Don't hold your breath waiting for social network operators to help. All the major sites--Facebook, MySpace, Twitter, LinkedIn--have the same minimum password length of six characters. And password complexity checks are few and far between. Facebook and LinkedIn have no complexity checks. For MySpace, some complexity checking is enabled; however, users can enter a password of "123456." Twitter has a basic complexity check based on a static word list that's viewable through the HTML source of the login page. You can't use "password1," but "1password" is OK.
Most social networks have implemented Captchas to prevent brute forcing of user accounts. However, there are some exceptions to that rule. Several social networks don't use Captchas for the mobile versions of their Web sites, most likely because they're a nuisance for mobile users.
On Facebook, after three failed login tries, the user is presented with a Captcha. Solve it and you get three more attempts. Facebook's mobile Web site has no Captcha protection; however, after 10 failed login attempts, the account is locked for a period of time, after which the user can try a single login again. This could be scripted to create a slow brute-force attack.
MySpace allows 10 failed login attempts, after which the user is presented with a Captcha. The MySpace mobile Web site uses an identical control. Twitter allows three failed login attempts and then presents a Captcha. Twitter's mobile site has no Captcha protection in place, so user accounts can be brute forced. LinkedIn users only get one failed login attempt before being presented with a Captcha. The LinkedIn mobile site has a Captcha presented at first login. Before you feel warm and fuzzy toward LinkedIn, however, remember it lacks in other areas, such as password complexity checks.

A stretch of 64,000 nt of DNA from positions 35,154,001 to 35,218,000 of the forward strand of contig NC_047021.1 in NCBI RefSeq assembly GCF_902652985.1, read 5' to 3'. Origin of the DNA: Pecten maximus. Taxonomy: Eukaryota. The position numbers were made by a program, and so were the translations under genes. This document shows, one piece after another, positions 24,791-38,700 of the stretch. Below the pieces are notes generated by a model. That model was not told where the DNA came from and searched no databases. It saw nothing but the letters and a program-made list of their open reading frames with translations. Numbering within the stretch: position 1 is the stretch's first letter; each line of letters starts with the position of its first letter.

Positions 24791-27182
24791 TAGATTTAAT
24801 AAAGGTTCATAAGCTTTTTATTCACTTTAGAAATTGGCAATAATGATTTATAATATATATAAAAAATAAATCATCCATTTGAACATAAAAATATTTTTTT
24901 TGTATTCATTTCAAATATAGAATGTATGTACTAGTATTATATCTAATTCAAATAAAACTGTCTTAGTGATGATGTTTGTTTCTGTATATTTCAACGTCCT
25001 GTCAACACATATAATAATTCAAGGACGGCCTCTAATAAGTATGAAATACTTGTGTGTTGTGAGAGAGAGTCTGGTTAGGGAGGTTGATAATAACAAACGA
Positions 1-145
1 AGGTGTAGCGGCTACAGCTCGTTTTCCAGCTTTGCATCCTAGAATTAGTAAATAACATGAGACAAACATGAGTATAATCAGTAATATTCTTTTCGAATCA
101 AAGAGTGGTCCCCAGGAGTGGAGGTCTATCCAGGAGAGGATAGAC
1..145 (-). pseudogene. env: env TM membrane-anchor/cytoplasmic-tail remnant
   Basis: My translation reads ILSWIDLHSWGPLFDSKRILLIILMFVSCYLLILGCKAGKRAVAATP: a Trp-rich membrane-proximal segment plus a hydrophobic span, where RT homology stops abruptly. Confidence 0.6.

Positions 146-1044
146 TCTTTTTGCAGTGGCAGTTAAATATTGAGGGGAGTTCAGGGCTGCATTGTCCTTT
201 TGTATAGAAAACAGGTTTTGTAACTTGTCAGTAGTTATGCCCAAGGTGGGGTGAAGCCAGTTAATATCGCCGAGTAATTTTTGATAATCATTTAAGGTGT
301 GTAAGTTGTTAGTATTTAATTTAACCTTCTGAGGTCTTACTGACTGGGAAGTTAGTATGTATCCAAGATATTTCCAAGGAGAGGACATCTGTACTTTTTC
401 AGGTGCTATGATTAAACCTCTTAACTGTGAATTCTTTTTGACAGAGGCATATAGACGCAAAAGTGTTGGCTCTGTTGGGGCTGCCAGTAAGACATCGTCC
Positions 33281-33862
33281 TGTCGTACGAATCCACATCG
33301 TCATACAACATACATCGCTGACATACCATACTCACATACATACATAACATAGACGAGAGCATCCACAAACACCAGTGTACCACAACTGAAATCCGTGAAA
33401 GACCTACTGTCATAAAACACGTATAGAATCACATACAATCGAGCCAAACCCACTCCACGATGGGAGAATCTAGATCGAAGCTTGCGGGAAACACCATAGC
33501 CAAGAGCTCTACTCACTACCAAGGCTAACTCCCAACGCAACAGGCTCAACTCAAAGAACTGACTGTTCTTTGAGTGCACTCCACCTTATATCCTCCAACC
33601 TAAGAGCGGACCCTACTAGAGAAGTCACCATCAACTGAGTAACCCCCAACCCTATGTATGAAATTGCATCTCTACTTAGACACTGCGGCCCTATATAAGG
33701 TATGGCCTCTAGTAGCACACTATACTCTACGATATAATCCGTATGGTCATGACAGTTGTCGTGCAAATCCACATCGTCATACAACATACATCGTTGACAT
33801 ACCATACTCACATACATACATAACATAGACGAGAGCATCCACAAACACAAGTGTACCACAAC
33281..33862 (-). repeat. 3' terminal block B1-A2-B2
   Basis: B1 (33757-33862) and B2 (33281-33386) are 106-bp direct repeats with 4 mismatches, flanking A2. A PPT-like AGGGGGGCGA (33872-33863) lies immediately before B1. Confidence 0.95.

Bottom line, there is little consistency among social networks regarding common security controls.
You can help employees mitigate many of these risks by simply following basic password creation and management guidelines. Encourage them to choose complex passwords that contain letters, numbers, special characters, and are at least 12 characters. Longer is always better. Passwords shouldn't be able to be guessed simply by looking at the personal information on the user's social network profile.
Encourage the use of a unique password for every Web site and internal service. Push the use of passphrases over passwords. Passphrases are generally easier to remember and harder to brute force. For example, take a phrase like, "I have three favorite authors at the library." Either use the entire phrase or break it up to be: "[email protected]"
That brings us to our top recommendation: Encourage employees to use a password manager. There are some very good and easy-to-use systems available, many of them free. You need a complex password to open the application, which then auto-generates complex and unique passwords and stores them securely. Two popular password managers are KeePass (free) for Windows, Linux, and OS X, and 1Password (commercial) for Windows and OS X systems. Both can be used on mobile devices like the iPhone. It's important to make clear that you're not talking about the password managers in Web browsers.
Finally, ensure users regularly review the privacy settings on their social network profiles. Social networks in general initially set privacy settings to defaults that let anyone view information. Visit SocialMediaSecurity.com for guides and other information on how to properly configure these settings.
Tom Eston is a senior security consultant for SecureState, which provides attack and penetration testing services. Write to us at [email protected]om.
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